A little while ago, I was in the mood for something to read, so I decided to hunt down Chris Kohler's Power: How Japanese Video Games Gave The World An Extra Life. It was only anout four years old, but it came out during the time when I was pinching pennies, and $20 seemed a bit steep for a trade paperback. So in my used book search, I was a bit shocked to find that that the average selling price had doubled, usually hovering in the $40 range. (Luckily the local library had a copy of it, although eventually I was lucky/patient enough to find a kind seller that parted with it for $12.)
About five years ago, Diamond Publishing published Street Fighter: Eternal Challenge, a comprehensive look at Capcom's series, including a full history and interviews. Around the time of Resident Evil 4's release, BradyGames published The Resident Evil Archives, another fairly thick book detailing the entire plotline and going into extreme minutiae of the history of all games prior. Looking at Half.com (cheaper than Amazon, usually), the current lowest price for Eternal Challenge is $90; the lowest for Resident Evil Archives is $50, and that's the lowest I've seen it go for in the past few months. These types of books are fairly common amongst Japanese book stores. We're seeing Udon publishing some more of Capcom's artbooks - there are Phoenix Wright and Mega Man ones coming up by the end of this year - but those aren't quite the same thing, and I'm not sure if they have quite the same draw.
Traditionally, when a book store stocks something, it has a shelf life, based off a number of mostly invisible numbers, although it's obviously dependent on sales. After a certain amount of time, if it doesn't sell, it's shipped back to the distributor (and in the case of strategy guides and magazines, or perhaps even Kohler's excellent book, since it was also published by BradyGames, they're destroyed) and the store receives a credit.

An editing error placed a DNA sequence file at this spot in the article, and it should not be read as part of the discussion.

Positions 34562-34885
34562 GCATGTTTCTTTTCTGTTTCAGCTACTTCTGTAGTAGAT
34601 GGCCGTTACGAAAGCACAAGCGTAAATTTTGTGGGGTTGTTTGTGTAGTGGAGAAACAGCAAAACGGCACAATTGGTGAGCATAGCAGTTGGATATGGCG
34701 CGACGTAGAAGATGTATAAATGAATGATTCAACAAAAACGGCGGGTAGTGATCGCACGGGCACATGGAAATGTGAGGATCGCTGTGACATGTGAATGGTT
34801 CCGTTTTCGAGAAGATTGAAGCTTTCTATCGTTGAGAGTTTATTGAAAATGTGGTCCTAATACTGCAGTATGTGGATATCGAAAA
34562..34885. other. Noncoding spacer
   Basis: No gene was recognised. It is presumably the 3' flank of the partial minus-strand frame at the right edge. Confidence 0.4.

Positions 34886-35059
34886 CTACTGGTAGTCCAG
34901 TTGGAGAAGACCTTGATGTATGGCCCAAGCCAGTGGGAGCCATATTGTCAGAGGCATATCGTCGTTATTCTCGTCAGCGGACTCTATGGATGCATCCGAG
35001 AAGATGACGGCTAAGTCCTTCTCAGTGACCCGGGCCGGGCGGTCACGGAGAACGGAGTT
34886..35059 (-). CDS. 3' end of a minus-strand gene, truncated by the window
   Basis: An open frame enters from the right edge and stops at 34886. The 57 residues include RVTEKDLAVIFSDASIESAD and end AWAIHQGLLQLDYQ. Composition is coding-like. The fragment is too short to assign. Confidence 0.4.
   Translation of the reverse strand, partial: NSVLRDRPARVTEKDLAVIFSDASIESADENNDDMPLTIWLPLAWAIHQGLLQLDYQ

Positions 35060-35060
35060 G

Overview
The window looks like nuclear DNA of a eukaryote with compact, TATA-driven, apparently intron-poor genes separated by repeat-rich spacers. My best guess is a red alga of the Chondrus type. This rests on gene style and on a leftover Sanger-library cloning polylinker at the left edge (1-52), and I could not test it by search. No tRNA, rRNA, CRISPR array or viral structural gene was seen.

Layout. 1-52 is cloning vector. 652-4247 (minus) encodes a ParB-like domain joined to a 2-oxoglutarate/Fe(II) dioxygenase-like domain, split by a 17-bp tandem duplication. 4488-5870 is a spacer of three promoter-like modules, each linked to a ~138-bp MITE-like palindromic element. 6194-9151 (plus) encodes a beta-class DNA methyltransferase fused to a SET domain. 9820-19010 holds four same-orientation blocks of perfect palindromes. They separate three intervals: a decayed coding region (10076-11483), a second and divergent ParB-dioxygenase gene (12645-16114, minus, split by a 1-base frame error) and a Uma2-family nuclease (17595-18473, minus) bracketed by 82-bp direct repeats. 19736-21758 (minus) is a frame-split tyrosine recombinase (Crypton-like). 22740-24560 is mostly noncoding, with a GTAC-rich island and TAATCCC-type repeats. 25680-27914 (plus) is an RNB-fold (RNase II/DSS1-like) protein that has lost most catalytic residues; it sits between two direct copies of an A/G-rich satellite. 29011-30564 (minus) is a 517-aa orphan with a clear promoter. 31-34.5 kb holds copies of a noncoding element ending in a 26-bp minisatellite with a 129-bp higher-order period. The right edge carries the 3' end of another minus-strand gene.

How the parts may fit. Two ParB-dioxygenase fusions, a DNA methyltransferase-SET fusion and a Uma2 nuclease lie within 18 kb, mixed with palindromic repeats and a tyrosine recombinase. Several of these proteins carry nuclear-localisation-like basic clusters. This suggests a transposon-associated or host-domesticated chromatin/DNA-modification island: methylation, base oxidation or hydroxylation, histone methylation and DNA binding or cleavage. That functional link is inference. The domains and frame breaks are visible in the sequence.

The aftermarket price of these books speaks volumes about video game culture, and how the current distribution method just doesn't make sense. None of these books had particularly long shelf lives, and I think that does a disservice to their audience. Even though publishers focus almost entirely on front end sales, the reality is that many fans of a franchise are adopted long after its initial release. How many people bought Resident Evil 5 without any prior knowledge of Resident Evil 1-4, only to find themselves curious about the rest? This happens with RPGs all the time, when the genre adopts newcomers, and these freshmen look into the canon of the genre, trying to find all of those "classic" games everyone on the forums talk about, only to find them obnoxiously priced. Even current gen games like Shin Megami Tensei Nocturne got pretty pricey...until it was reprinted, anyway.
The fact is, the shelf life for these books are probably longer than anyone really gives credit for. Yes, Eternal Challenge is a bit outdated with the release of Street Fighter IV, but it certainly doesn't invalidate all of the history that came before it. Power Up might be five years old, but there's very little of the data that has become outdated, either, since it's a history book at heart. Short of reprinting and updating these when a new release comes out - which is questionable, considering some of these are translated from Japanese originals, so it's dependent on whether those exists are not - I'm not sure of any current way that would let these live on. It seems like there's a market for these books, but the distribution method is too short sighted to take it into account.